With a production force of 12 people (including trial moulders, machine operators, material preparation, assembly and logistics), 12 injection moulding machines ranging from 15T to 800T, dozens of moulds and several materials are prepared and handled for production.
In total Promolding employs 40 people.

Promolding Pano

Figure 4: Part of Promolding’s production facilities where the PREVIEW pilot test was performed


Energy in Injection Moulding

Nowadays identifying the environmental footprint of products and processes is of great importance to determine if they are viable in the long term, or whether they will have negative impacts to human health, non-renewable resources, animals, etc. One way to assess a process is to identify the energy sources and energy amounts that are required to fulfil this. As a very basic definition, energy can be defined as the property that must be transferred to an object to perform work. This means that for an injection machine to function adequately, electrical energy must be transformed into heat and mechanical energies. In the past few years a lot of attention has been given to determine the energy associated with all the various steps in injection moulding. The usual trend observed is that melting of the polymer and clamping of the mould are the steps with the higher energetic contribution.

Table 1. Energy breakdown in percentages for injection moulding of different products (Thiriez, 2006).

Product Melting Injection Clamping Ejector Idle Heaters Cycle time [s]
Dairy container 53% 8% 27% 0% 0% 15% 6.45
Medical Syring 46% 5% 8% 2% 29% 15% 23.1
Pail 50% 10% 13% 0% 15% 11% 18.25
Closure 66% 7% 12% 3% 0% 12% 16.75

 

The energy can be calculated directly from the monitoring of the equipment’s electrical signal, or alternatively from the cavity’s pressure and temperature information. One of PREVIEW’s main advantages is the fact that real-time data can be obtained directly from the mould, and hence can provide essential information for the calculation of energy consumption estimates.

Bibliography

Thiriez, A. (2006, May). An Environmental Analysis of Injection Moulding. Thesis submitted for the degree of Master of Science in Mechanical Engineering. Massachusetts, Cambridge, United States of America: Massachusetts Institute of Technology.

 


Initial Wireless Tests at Smithers Rapra and Promolding

An important aspect of PREVIEW is robust wireless communication.  The wireless system is required to transmit sensor information from injection-moulding production cycles from Data Acquisition Systems to the Adaptive Processing Server in a timely manner.  Besides other aspects, the quality of wireless connectivity depends on the environment in which wireless technology is deployed.  The effects of obstruction for example, depend on the materials and geometry of obstructing and surrounding objects.  Typically, metal is the prevalent material in factory environments which can induce less reliable multi-path signal propagation.  Other challenges to reliability are interfering wireless technology and possible noise from machines using high-voltage power.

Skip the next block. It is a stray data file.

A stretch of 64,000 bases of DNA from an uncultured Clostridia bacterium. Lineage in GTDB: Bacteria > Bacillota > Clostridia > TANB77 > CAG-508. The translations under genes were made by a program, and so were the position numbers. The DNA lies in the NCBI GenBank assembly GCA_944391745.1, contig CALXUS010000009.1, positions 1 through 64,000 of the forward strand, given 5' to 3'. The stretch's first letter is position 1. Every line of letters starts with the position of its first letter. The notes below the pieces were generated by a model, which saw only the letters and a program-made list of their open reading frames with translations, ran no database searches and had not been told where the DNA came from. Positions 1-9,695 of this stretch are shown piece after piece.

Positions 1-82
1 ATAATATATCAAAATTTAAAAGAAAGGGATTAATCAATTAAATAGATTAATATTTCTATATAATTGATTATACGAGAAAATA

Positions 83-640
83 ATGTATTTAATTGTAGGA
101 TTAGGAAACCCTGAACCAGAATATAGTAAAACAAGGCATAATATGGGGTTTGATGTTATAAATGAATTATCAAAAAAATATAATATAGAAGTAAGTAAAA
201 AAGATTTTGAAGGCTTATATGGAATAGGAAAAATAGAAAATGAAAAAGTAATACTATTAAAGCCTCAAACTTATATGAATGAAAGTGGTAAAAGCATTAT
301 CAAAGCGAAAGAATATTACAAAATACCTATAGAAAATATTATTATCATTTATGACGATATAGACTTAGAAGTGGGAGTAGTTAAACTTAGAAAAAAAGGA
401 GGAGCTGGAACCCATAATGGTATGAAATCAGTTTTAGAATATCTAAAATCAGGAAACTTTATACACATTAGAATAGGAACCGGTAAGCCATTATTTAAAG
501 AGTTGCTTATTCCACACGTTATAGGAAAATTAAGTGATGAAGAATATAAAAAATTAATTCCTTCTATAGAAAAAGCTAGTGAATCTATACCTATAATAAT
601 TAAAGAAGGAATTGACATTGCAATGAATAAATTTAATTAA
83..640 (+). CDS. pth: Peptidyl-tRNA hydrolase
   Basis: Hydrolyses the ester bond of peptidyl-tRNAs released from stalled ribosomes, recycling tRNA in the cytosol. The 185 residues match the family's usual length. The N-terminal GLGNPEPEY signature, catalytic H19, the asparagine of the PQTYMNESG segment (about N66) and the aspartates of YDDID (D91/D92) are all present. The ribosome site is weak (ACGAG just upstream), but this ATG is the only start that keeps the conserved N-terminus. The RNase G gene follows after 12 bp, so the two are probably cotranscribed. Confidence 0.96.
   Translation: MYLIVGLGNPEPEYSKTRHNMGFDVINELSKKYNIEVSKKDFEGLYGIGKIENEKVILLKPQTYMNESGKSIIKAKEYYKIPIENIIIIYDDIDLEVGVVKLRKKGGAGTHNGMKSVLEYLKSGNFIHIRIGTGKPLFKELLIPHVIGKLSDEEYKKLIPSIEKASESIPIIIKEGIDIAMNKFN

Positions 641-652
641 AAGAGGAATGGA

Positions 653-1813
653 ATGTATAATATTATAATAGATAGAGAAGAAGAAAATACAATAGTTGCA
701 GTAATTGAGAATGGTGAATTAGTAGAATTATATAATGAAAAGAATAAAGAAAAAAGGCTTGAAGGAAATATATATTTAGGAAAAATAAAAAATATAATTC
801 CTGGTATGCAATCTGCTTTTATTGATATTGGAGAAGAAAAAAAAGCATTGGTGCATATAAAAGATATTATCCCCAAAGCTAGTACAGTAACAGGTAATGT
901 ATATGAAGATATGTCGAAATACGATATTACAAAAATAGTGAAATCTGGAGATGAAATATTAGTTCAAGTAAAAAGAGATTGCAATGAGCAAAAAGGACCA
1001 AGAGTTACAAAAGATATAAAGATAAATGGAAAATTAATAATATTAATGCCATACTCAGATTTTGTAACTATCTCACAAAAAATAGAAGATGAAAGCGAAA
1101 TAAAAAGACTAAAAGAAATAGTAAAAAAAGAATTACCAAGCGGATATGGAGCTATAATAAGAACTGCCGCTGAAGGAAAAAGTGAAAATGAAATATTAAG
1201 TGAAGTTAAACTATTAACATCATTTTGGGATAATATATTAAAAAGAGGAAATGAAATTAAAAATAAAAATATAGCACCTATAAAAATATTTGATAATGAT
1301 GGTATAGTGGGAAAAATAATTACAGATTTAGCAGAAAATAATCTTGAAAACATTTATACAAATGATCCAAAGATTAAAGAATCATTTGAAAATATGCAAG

image1

Whilst it is possible (and useful!) to describe the wireless channel by means of theoretical models, it is important to verify the model’s applicability by true life tests.  Test results may also help to improve parameter selection in order to ensure that the models have a more realistic fit.

Humboldt-University ran a number of transmission tests with wireless hardware designated for the PREVIEW-prototype at Smithers Rapra; the same test was carried out at Promolding.  Amongst the measured parameters were transmission delay, packet delivery ratio and receiver signal strength.

Image2

The results will enable a better understanding of the challenges of developing a robust wireless system.  After all, reliability is essential for industrial applications.


ENGEL builds on systems expertise with intelligent temperature control solution

 Fewer rejects and greater energy efficiency

Schwertberg, Austria – June 2016

To mark K 2016, ENGEL has consolidated its systems expertise by expanding its range of intelligent peripherals. The new integrated temperature control solutions include the electronic ENGEL e-flomo temperature control water mani-fold system, temperature control units with speed-controlled pumps and the new iQ flow control software. Taken together, they improve the stability of injection moulding processes, reduce rejects and raise energy efficiency.

Automatically regulating pump capacity